DUBE INDABARobson Sharuko Senior Sports Editor
A CRUCIAL indaba called by Sports Minister Andrew Langa today to discuss the Warriors’ expulsion from the 2018 World Cup has degenerated into a farce after some ZIFA board members were elbowed out of the meeting amid fears they might raise a storm over the way their association handled the Valinhos case.

Only a selected group of board members, comprising the ZIFA Emergency Committee, have been hand-picked by the association to attend the indaba despite the minister having invited the full board given the sensitivity of the case to be discussed.

The Emergency Committee is made up of ZIFA president Cuthbert Dube and his board members — Fungai Chihuri, John Phiri and Twine Phiri — and they met in Harare last Friday and Sunday to discuss the issue.

ZIFA chief executive Jonathan Mashingaidze is an ex-officio member of that committee.

However, there are fears within the football community that the Emergency Committee is ill-equipped to represent the entire ZIFA board given the sensitivity of the case set for discussion.

Others also question why the four officials, who were part of the old ZIFA board, should now go and represent the association at the meeting with the Government when they stand accused of having been part of the leadership that sat on Valinhos’ case before it exploded into an expulsion of the Warriors from the 2018 World Cup.

Fresh voices and faces that came on the ZIFA board last March have been isolated from today’s indaba because some have been critical of the way their association is being run.

Sources told The Herald yesterday that some of the ZIFA leaders, especially the secretariat, were not comfortable with these board members meeting the minister at such a sensitive time.

Mashingaidze, who appears to carry the biggest blame for the World Cup expulsion amid questions of how his office handled such a sensitive issue, has had problems with some of the board members who have been excluded from today’s meeting.

Mashingaidze, in his correspondence with Sports Commission director-general Charles Nhemachena related to today’s meeting, said the decision to send only the Emergency Committee was to try and manage their costs.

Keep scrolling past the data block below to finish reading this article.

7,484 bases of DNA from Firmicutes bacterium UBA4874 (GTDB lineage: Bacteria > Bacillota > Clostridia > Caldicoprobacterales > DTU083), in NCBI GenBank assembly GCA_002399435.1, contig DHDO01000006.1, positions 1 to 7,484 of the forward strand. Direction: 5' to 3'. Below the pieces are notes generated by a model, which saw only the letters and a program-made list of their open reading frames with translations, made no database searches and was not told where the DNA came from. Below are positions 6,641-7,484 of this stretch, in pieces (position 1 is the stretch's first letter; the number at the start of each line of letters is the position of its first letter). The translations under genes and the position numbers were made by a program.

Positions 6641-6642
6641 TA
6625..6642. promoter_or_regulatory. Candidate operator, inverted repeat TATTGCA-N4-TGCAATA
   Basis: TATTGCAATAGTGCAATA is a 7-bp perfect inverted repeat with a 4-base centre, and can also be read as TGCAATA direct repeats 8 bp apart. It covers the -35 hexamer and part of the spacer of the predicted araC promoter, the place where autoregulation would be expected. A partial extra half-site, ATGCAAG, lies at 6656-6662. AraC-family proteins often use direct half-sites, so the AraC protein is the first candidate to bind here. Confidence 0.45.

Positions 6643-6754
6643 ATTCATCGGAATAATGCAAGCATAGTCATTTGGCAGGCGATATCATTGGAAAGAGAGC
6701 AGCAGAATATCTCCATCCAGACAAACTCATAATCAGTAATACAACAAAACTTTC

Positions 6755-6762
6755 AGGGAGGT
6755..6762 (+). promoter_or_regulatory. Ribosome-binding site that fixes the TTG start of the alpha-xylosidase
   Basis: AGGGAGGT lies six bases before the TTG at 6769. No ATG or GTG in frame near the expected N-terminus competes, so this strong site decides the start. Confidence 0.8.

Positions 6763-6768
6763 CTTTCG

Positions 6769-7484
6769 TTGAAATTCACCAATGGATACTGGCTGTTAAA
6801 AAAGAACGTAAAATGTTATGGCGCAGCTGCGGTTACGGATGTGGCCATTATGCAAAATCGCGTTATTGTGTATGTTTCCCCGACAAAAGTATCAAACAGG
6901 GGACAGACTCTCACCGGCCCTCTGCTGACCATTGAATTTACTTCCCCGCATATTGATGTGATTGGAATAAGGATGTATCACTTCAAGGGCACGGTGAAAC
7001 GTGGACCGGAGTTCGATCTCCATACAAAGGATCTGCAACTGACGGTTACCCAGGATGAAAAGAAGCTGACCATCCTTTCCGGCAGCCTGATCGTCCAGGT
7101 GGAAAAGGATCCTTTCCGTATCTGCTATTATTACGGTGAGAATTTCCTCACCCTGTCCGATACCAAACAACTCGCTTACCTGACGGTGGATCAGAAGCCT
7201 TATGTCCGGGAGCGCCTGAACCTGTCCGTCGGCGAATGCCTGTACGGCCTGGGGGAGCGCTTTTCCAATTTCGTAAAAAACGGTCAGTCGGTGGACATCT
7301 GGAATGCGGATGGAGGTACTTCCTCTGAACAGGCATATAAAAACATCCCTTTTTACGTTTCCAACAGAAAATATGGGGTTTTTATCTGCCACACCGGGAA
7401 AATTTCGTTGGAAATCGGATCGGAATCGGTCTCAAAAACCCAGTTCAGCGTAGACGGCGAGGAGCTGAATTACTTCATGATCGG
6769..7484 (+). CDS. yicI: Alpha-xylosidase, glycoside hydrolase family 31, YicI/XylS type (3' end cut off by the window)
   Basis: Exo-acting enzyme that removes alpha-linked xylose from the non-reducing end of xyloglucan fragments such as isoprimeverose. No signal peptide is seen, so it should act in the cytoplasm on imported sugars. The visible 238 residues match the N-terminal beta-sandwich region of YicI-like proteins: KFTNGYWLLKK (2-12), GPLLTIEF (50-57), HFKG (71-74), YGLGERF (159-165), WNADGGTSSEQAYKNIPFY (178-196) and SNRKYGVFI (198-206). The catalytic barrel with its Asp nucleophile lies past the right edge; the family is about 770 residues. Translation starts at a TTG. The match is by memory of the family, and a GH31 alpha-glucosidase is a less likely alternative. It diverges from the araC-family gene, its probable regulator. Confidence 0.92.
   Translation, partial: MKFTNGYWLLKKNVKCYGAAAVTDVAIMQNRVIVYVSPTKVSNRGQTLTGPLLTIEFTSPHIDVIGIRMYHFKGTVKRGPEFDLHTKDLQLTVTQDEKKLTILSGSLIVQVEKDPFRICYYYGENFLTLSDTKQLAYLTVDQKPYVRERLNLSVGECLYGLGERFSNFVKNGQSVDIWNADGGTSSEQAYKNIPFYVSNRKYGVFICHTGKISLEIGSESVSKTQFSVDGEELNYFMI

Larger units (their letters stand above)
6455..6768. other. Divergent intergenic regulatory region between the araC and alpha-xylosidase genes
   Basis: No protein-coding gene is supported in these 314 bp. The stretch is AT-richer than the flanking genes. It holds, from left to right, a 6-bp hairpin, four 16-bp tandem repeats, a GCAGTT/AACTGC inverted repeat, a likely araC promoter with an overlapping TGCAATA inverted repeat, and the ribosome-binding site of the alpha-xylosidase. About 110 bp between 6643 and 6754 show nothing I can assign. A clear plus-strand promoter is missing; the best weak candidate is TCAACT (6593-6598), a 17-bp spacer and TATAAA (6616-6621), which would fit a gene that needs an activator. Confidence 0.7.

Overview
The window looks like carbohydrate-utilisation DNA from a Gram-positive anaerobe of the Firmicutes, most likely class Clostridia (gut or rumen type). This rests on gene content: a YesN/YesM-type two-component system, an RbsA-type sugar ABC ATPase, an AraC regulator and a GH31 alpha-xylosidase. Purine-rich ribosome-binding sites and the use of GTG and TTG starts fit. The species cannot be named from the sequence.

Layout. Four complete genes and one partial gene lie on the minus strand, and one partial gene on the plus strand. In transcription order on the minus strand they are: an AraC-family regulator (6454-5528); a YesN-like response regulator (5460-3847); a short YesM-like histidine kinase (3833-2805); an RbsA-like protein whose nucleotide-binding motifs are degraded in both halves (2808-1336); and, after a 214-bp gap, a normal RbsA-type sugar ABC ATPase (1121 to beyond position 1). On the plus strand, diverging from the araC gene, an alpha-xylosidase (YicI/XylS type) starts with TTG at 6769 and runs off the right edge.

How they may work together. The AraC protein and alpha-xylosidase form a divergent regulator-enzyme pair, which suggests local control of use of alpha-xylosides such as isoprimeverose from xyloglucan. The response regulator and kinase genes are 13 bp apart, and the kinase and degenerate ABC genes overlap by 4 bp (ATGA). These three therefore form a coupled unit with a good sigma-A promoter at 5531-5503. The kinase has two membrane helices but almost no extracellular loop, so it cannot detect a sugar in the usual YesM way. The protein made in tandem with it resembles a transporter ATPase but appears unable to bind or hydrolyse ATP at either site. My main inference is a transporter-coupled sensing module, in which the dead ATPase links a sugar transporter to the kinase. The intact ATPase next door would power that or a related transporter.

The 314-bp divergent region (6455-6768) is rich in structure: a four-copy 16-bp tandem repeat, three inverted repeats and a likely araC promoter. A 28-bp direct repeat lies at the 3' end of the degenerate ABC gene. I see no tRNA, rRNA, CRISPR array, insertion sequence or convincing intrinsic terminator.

However, questions were being asked yesterday as to how ZIFA could manage costs by keeping board members like Ben Gwarada and Miriam Sibanda, who are both based in Harare, from attending the indaba with the minister.

Gwarada, given that his portfolio is board member in charge of finance, would have been key to the deliberations, has been elbowed out of the indaba with sources saying this was related to his criticism of the way ZIFA was running its affairs when the board appeared before a parliamentary committee last month.

Sibanda, the women football boss, has had her battles with Mashingaidze and was the only board member who told the Sports Commission that she was part of a petition that criticised the way the game was being run in the country.

ZIFA vice-president Omega Sibanda has long been viewed with suspicion within the board and that Mashingaidze didn’t even copy him the letter he sent to Nhemachena sums it all up.

“The Zimbabwe Football Association is in receipt of your letter dated 17th March 2015 pertaining to the above (invitation to a meeting with the Minister of Sport, Arts and Culture — Thursday, March 19, 2015), and hereby acknowledge its contents,” Mashingaidze wrote to Nhemachena.